Board of Supervisors v. McMahon, No. C

CourtCalifornia Court of Appeals
Writing for the CourtDAVIS; EVANS
Citation268 Cal.Rptr. 219,219 Cal.App.3d 286
PartiesBOARD OF SUPERVISORS OF BUTTE COUNTY, Plaintiff and Respondent, v. Linda McMAHON, et al., Defendants and Appellants; Stephanie Rowe, et al., Intervenors and Respondents. iv. C003383.
Docket NumberNo. C
Decision Date29 March 1990

Page 219

268 Cal.Rptr. 219
219 Cal.App.3d 286
BOARD OF SUPERVISORS OF BUTTE COUNTY, Plaintiff and Respondent,
v.
Linda McMAHON, et al., Defendants and Appellants;
Stephanie Rowe, et al., Intervenors and Respondents.
No. Civ. C003383.
Court of Appeal, Third District, California.
March 29, 1990.
As Modified on Denial of Rehearing
April 30, 1990.
Review Denied June 27, 1990.

Page 220

[219 Cal.App.3d 290] John K. Van de Kamp, Atty. Gen., Charlton G. Hollard, Asst. Atty. Gen., Elisabeth C. Brandt, Supervising Deputy Atty. Gen., Dennis Eckhart, Deputy Atty. Gen., for defendants and appellants.

Livingston & Mattesich, Gene Livingston, Melissa M. Meith, Sacramento, Law Office of Ephraim Margolin, Ephraim Margolin, San Francisco, Nicholas C. Arguimbau, Fairfax, and Susan Roff, for plaintiff and respondent.

Max E. Robinson, County Counsel, Pamela A. Stone, Sr. Deputy, Fresno, De Witt W. Clinton, County Counsel, Lawrence B. Launer, Asst. County Counsel, Martha E. Romero, Deputy County Counsel, Los Angeles, Lloyd M. Harmon, Jr., County Counsel, Terence G. Dutton, Deputy County Counsel, San Diego, as amici curiae on behalf of plaintiff and respondent.

Nancy N. McDonough and Carl G. Borden as amicus curiae, for plaintiff and respondent.

Legal Services of Northern California, Alan Lieberman, Lucy Quacinella, Chico, Western Center on Law and Poverty, Mark Greenberg, Richard A. Rothschild, for intervenors and respondents.

[219 Cal.App.3d 291] DAVIS, Associate Justice.

Linda McMahon, as Director of the Department of Social Services, Gray Davis, as Controller of the State of California, and the State of California (collectively, the State), appeal from a preliminary injunction granted the Board of Supervisors of Butte County (the County). The parties' dispute involves the State's power to require the County to contribute local funds to a state-mandated program. The trial court determined that two constitutional provisions gave the County a reasonable probability of prevailing on its claim for state funding. The court also found that the balance of hardships favored the County. Accordingly, the court's preliminary injunction ordered the State to fund the entire non-federal share of the Aid to Families with Dependent Children (AFDC) grants in aid program in Butte County.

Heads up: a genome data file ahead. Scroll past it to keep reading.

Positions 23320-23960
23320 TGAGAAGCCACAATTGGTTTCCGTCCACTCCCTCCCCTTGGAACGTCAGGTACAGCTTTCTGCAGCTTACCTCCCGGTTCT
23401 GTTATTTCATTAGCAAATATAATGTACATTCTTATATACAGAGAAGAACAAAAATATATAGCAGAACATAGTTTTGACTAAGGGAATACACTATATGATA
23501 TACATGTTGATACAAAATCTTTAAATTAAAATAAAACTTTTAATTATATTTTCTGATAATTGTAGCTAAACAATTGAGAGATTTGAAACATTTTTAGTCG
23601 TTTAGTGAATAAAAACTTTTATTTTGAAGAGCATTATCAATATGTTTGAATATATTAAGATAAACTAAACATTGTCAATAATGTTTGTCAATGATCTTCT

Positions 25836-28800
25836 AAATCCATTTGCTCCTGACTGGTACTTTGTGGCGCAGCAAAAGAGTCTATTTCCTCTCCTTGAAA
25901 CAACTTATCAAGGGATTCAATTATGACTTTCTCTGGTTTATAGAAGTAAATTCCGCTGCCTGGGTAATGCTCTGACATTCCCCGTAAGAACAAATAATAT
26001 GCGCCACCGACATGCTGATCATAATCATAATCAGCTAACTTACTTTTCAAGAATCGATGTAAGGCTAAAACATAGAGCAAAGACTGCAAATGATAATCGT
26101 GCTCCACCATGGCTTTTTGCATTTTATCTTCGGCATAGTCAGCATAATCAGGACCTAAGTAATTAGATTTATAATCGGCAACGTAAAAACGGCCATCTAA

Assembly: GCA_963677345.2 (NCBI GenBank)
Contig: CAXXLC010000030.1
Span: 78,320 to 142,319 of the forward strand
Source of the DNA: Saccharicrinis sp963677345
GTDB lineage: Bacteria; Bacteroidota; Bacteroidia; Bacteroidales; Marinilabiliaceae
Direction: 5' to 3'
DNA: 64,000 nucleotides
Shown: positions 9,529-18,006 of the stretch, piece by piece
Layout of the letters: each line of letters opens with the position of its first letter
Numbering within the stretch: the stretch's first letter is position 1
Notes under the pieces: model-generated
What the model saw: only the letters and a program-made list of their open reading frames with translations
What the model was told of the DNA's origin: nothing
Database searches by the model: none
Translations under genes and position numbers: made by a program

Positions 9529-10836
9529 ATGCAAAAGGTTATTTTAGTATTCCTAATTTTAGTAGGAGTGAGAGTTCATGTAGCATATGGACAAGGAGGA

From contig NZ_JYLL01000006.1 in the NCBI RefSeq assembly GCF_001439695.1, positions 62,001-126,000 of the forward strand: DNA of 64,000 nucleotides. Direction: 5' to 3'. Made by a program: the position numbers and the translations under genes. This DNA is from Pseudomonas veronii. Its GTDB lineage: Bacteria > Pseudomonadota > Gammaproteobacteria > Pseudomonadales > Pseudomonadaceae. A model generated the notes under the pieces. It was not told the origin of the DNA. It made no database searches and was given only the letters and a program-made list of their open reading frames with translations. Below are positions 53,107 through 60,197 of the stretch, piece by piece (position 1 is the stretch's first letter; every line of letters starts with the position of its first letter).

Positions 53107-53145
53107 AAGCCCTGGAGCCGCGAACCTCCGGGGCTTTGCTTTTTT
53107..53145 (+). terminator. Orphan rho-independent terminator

We shall conclude that the trial court erred by finding that the County would

Page 221

probably prevail on its claim. Neither the two constitutional theories considered below, nor the "home rule" and "impossibility" theories tendered here, support a preliminary injunction. Accordingly, we shall reverse.
BACKGROUND

California has elected to participate in the AFDC program, a federal program funded here 50 percent by the federal government and 50 percent by the state. 1 (Welf. & Inst.Code, § 11200, et seq.; 42 U.S.C. § 601 et seq.; County of Alameda v. Carleson (1971) 5 Cal.3d 730, 738-739, 97 Cal.Rptr. 385, 488 P.2d 953.) Counties pay 5.4 percent of the total cost of AFDC grants in aid made to their eligible residents. 2

[219 Cal.App.3d 292] The Department of Social Services (the Department) administers the program in this state. (Welf. & Inst.Code, § 10600.) The Department establishes statewide standards for AFDC benefits administration, and its rules and regulations bind the counties, which act as the state's agents. (Welf. & Inst.Code, §§ 10604, 10800 & 11209; Ross v. Superior Court (1977) 19 Cal.3d 899, 907, 141 Cal.Rptr. 133, 569 P.2d 727.)

On the November 1986 ballot, Butte County voters passed County Measure E, adding subsections (b) and (c) to Article III of the Butte County Charter. As adopted, Measure E provided that "(b) Except as hereinafter provided in subsection (c), the Board of Supervisors and all other County officials are prohibited from the use of any local funds in programs administered by the Butte County Department of Welfare. [p] (c) The Board of Supervisors may provide local funds for the administration of services not to exceed the maximum amount of welfare funds utilized in fiscal year 1978-1979, as adopted in the County of Butte 1978-1979 budget." In fiscal year 1978-1979, the state picked up virtually 100 percent of the non-federal share of Butte County's AFDC grants in aid program through post-Proposition 13 bailout legislation. (Stats.1978, ch. 292, § 33; Stats.1978, ch. 332, § 29.)